Without the string, with the poles gone, my study site blends back into the anonymous woods. But the scientific method has appealed to me greatly. Look low, look carefully. And know globally — the small and the subtle refer constantly to the overarching, the huge issues of the moment are reflected in the duff and the mushroom and the sapling. The war (and the courtship) between humans and the land can be read on this ten-foot-by-ten-foot (give or take) patch of grown-in pasture, and the chances for truce (or for marriage) assessed. I should close, I know, with questions for future research, suggestions for these scientists who will probe more deeply. How do we want to live? What matters to us? What does a tree say as it stands in the forest?CHAPTER 2
— [Consuming Desires] (Island Press), 1999
To be under siege from a cloud of blackflies is to feel your sanity threatened. In and out of your ears they crawl, biting as they go; in and out of your nose, your mouth, the corners of your eyes. If you've covered up everything but your hands, they will start there and crawl to your wrists, leaving welts wherever they feed. I went out to the garden one spring evening without my shirt tucked in tight enough, and when I came in five minutes later my wife described to me the perfect row of bites, twenty or thirty of them, that ran along the narrow gap of skin that had winked open when I stooped to weed.
Blackflies hover in a cloud about your face and move with you for miles, so great is their need for your warmth and company and blood. Every writer of the mountainous North has tried to describe their voraciousness — "winged assassins," "lynch mobs," "jaws on wings." Here in the Adirondack Mountains of upstate New York they constitute their own season, one that lasts as long as spring or high summer or fall color (though not as long as winter). For six or seven weeks, from before Memorial Day to after the Glorious Fourth, the paradise of a town where I live, an enormous expanse of mountain and river and stream and lake and pond, is a paradise flawed. Most of the land here is protected by the state constitution, proclaimed "forever wild," but the legislature has never managed to resolve away the blackflies.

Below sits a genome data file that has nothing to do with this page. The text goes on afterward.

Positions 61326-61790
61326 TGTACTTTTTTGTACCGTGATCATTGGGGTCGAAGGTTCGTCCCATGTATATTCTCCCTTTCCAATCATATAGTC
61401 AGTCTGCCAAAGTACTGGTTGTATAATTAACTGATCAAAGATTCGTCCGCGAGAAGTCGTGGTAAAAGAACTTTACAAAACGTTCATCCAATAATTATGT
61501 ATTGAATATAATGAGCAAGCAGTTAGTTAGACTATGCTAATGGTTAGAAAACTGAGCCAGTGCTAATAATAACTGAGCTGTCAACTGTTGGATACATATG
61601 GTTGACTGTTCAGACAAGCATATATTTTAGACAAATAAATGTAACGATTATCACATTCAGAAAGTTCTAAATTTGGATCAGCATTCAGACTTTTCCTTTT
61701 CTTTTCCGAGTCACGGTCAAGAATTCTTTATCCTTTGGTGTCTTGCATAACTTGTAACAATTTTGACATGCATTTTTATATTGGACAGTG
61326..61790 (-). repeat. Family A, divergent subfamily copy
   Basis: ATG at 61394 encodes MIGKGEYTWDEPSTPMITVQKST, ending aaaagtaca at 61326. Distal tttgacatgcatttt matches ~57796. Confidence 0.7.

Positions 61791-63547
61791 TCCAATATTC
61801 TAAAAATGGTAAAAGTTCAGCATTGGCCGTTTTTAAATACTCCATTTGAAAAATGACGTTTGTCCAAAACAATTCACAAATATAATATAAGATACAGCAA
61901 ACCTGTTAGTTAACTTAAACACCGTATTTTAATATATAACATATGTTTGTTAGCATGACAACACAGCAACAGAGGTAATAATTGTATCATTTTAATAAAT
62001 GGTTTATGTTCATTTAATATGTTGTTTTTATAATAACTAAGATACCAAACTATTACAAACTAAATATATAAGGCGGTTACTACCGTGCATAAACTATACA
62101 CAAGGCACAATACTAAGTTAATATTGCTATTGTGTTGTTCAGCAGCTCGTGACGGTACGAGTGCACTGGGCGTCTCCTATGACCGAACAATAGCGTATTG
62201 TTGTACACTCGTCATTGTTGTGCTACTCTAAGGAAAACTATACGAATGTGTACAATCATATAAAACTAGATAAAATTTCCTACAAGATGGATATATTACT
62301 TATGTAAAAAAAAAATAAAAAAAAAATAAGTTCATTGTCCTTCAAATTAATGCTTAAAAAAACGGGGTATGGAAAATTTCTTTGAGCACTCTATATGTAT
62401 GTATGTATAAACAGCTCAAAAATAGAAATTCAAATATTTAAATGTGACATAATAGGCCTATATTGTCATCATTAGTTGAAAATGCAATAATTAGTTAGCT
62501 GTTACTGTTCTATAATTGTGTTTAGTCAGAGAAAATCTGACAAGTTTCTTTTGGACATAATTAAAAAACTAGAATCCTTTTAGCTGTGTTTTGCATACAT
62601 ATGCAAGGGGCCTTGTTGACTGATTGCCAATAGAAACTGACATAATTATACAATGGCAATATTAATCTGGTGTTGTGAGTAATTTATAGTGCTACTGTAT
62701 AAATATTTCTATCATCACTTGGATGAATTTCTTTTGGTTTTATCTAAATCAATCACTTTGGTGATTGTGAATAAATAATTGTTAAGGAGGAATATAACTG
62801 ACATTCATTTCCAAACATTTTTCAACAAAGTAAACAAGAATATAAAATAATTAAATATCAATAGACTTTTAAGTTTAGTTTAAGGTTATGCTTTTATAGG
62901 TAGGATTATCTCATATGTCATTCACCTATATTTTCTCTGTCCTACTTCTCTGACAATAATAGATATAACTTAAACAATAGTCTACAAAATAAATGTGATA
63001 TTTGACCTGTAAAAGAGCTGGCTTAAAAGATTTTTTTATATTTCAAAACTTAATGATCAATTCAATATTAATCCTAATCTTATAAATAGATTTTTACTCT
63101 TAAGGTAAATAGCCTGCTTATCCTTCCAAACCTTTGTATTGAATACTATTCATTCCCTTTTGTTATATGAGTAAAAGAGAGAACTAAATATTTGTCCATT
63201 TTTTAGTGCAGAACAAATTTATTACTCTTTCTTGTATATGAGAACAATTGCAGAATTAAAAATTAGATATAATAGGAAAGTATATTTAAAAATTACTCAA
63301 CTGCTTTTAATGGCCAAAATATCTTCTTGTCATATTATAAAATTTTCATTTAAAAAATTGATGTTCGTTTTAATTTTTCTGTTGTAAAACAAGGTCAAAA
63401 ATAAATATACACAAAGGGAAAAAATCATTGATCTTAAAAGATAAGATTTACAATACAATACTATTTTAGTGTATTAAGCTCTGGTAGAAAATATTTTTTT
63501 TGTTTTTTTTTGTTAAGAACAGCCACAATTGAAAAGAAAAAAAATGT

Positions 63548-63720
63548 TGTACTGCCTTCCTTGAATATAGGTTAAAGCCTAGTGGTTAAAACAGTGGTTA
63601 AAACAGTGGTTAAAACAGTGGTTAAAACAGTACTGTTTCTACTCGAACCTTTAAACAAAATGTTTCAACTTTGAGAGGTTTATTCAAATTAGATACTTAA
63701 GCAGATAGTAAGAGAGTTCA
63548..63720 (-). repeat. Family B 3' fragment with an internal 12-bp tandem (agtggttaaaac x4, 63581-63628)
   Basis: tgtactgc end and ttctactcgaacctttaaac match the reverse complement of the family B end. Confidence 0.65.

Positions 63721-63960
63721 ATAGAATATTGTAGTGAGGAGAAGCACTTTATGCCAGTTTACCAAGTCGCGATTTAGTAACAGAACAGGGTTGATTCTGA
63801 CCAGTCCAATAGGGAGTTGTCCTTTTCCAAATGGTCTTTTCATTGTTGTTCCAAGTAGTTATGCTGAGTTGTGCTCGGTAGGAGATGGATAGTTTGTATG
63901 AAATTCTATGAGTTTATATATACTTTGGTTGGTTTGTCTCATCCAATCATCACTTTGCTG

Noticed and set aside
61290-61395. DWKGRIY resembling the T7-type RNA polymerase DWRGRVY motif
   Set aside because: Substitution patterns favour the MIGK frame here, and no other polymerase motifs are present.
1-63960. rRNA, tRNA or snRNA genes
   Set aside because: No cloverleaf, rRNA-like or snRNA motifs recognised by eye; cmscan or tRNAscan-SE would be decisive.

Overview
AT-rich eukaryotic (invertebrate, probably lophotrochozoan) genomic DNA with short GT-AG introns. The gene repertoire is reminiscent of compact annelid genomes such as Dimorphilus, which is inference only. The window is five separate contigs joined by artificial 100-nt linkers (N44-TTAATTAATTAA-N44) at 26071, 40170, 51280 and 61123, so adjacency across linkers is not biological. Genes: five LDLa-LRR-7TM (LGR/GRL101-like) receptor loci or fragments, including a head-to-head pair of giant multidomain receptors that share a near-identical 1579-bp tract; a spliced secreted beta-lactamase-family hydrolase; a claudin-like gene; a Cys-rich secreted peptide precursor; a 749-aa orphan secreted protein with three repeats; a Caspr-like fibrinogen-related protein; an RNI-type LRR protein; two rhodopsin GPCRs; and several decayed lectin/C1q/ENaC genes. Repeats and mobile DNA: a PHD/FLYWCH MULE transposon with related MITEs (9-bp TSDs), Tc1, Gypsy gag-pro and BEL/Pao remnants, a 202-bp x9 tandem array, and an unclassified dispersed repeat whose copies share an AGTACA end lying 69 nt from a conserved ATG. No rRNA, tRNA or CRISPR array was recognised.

It's not that no one's tried. As early as 1948, local towns seeking to extend the tourist season were spraying DDT from helicopters and tossing chunks of it into the streams. Rachel Carson put an end to that by 1965 (and by the early 1990s the first eagles were finally returning to the Adirondacks to nest, their eggs' shells again thick enough to allow them to hatch). In subsequent years, some towns used malathion or methoxychlor, sprayed usually from the air but always in the face of opposition. Then, more recently, some scientists began experimenting with a more natural method of control, a naturally occurring bacteria called Bacillus thuringinsis, which had been used for many years for organic control of garden pests. The israelensis subspecies, from the deserts of the Middle East, is highly specific for mosquitoes and blackflies. And so there was soon a small Adirondack industry of private contractors who would bid for the right to treat streams each spring, killing off the blackfly larvae in ways that appealed to both environmentalists and tourist-seeking local businesses.
Excerpted from The Bill McKibben Reader by Bill McKibben. Copyright © 2008 Bill McKibben. Excerpted by permission of Henry Holt and Company.
All rights reserved. No part of this excerpt may be reproduced or reprinted without permission in writing from the publisher.
Excerpts are provided by Dial-A-Book Inc. solely for the personal use of visitors to this web site.
Meet the Author
Bill McKibben is the author of a dozen books, including The End of Nature, Enough: Staying Human in an Engineered Age, and Deep Economy. A former staff writer for The New Yorker, he writes regularly for Harper's, The Atlantic Monthly, and The New York Review of Books, among other publications. He is a scholar in residence at Middlebury College and lives in Vermont with his wife, the writer Sue Halpern, and their daughter.
Bill McKibben is the author of more than a dozen books, including The End of Nature, Eaarth, and Deep Economy. He is the founder of the environmental organization 350.org and was among the first to warn of the dangers of global warming. He is the Schumann Distinguished Scholar at Middlebury College, a fellow of the American Academy of Arts and Sciences, and the 2013 winner of the Gandhi Peace Award.